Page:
This Douglas A-20G Lend Lease aircraft in Alaska awaits delivery to the Soviet Air Force. Note the long range fuel tank mounted in the bomb bay and the engines being heated prior to start. (U.S. Air Force photo)
The Douglas A-20 can trace its development back to the Douglas Model 7B. The Model 7B design began in the spring of 1936. The finished design was submitted to the Air Corps for evaluation in 1938, and a prototype construction contract was signed in the summer. The aircraft was completed and flew for the first time in late October 1938. The Air Corps decided not to purchase the aircraft for a variety of reasons, but primarily because of budget constraints in the isolationist era immediately preceding World War II.
Although the Army wasn't interested in producing the Model 7B in quantity, the French were and ordered 270 production aircraft under the designation DB-7. The DB-7 design was updated and the aircraft was built as DB-7A and DB-7B models. With the fall of France and Belgium (which also ordered DB-7s), undelivered aircraft were diverted, primarily to Great Britain. The aircraft were re-designated Boston I (DB-7), Boston II (DB-7A) and Boston III (DB-7B).
In late 1939, the Air Corps reversed its decision not to buy the DB-7 and placed an order for 63 aircraft based on the DB-7B design. Initially, the Air Corps wanted a high altitude attack bomber version so the design was modified for a turbosupercharged version of the Wright Cyclone radial engine. The large turbosupercharger air inlets were mounted on the aft outboard section of the engine nacelles and gave the aircraft -- designated A-20 -- a very distinctive appearance. Only the first A-20 on order was actually completed as designed. The Air Corps decided it didn't need a high altitude light attack bomber, but rather a low to medium altitude version, so the turbosupercharger was unnecessary and deleted from the design. The 62 aircraft remaining on contract were built as P-70s, A-20As or F-3 reconnaissance aircraft.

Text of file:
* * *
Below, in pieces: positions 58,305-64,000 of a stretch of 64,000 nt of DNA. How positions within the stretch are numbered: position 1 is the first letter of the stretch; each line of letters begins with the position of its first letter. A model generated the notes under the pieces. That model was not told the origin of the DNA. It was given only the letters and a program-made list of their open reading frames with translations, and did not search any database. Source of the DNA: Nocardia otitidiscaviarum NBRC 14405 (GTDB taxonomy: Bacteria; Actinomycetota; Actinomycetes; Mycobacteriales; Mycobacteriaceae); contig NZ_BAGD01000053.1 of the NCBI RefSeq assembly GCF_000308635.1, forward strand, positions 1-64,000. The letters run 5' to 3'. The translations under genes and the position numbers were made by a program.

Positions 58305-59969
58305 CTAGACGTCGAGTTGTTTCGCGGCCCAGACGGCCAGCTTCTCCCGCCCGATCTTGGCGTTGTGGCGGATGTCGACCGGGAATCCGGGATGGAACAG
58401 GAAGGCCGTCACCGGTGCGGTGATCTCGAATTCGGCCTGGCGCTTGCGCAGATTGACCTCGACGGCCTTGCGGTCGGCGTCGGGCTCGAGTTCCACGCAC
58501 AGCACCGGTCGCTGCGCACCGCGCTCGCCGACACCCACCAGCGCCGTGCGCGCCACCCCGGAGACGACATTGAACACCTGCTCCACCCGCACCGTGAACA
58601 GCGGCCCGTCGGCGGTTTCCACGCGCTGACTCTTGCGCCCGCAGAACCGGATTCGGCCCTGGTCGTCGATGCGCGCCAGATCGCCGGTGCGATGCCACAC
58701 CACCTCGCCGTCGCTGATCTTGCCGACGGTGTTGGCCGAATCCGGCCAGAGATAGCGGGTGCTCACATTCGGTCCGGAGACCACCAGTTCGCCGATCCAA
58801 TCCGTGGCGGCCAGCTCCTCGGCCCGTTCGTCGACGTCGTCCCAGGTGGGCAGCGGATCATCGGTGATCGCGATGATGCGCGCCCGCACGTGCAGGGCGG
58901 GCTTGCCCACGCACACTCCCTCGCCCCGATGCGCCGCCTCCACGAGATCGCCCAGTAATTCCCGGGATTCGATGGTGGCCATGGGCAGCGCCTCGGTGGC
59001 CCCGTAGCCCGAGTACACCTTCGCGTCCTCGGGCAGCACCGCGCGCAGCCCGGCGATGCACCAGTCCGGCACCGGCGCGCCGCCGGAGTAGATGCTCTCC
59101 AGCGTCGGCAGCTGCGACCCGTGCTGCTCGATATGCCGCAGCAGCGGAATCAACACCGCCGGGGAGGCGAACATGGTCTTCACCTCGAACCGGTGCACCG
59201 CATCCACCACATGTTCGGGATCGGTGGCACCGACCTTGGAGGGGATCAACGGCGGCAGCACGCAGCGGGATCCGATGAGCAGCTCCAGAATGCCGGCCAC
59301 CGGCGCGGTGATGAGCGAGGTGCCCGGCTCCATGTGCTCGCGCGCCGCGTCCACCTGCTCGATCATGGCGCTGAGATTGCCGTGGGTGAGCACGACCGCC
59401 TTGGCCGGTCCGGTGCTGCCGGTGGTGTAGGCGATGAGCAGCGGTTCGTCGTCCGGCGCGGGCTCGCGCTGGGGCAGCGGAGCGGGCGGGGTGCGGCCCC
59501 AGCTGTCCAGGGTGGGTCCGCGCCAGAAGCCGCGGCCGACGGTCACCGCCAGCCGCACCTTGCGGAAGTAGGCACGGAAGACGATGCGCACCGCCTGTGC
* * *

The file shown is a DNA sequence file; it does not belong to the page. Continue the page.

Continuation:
The sole A-20 built was plagued by engine cooling problems associated with the turbosupercharger system. After completion of flight testing, the turbosuperchargers were removed and the engines replaced with a different version of the Wright Cyclone radial engine. The aircraft was re-designated XP-70 and used for prototype testing of the P-70 night fighter version of the Havoc.
The Douglas A-20 Havoc played an important role in the early part of WWII. Initially the aircraft attracted the interest of European nations, primarily France, as a fast modern attack plane. With the fall of France, many of the aircraft ordered were diverted to Great Britain. The Army Air Corps became interested in the aircraft in 1939 and went on to order more than 6,000 aircraft in seven production models: A-20A, B, C, G, H, J and K.
Many of the Air Corps A-20s were delivered as Lend-Lease aircraft with large numbers going to Great Britain and the Soviet Union. The A-20 remained in service with the Army Air Forces throughout WWII; however, the improved Douglas A-26 Invader gradually replaced the A-20 as the AAF's primary twin-engine attack aircraft.
twin eng. light attack bomber
TECHNICAL NOTES: Armament: Designed for four forward-firing .30-cal. machine guns in fuselage blisters, two .30-cal. machine guns in a flexible dorsal position, one .30-cal. machine gun in a ventral position and two rearward-firing .30-cal. machine guns in the engine nacelles, plus provisions for 1,600 lbs. of bombs Engines: Two Wright R-2600-7 turbosupercharged Cyclone radials of 1,700 hp each Maximum speed: 385 mph
Cruising speed: Approx. 300 mph Range: 1,100 miles maximum ferry range Service ceiling: 31,500 ft. Span: 61 ft. 4 in. Length: 47 ft. 7 in. Height: 17 ft. 7 in. Weight: Approx. 20,500 lbs. gross takeoff weight
Crew: Four (pilot, navigator, bombardier and gunner) Serial number: 39-735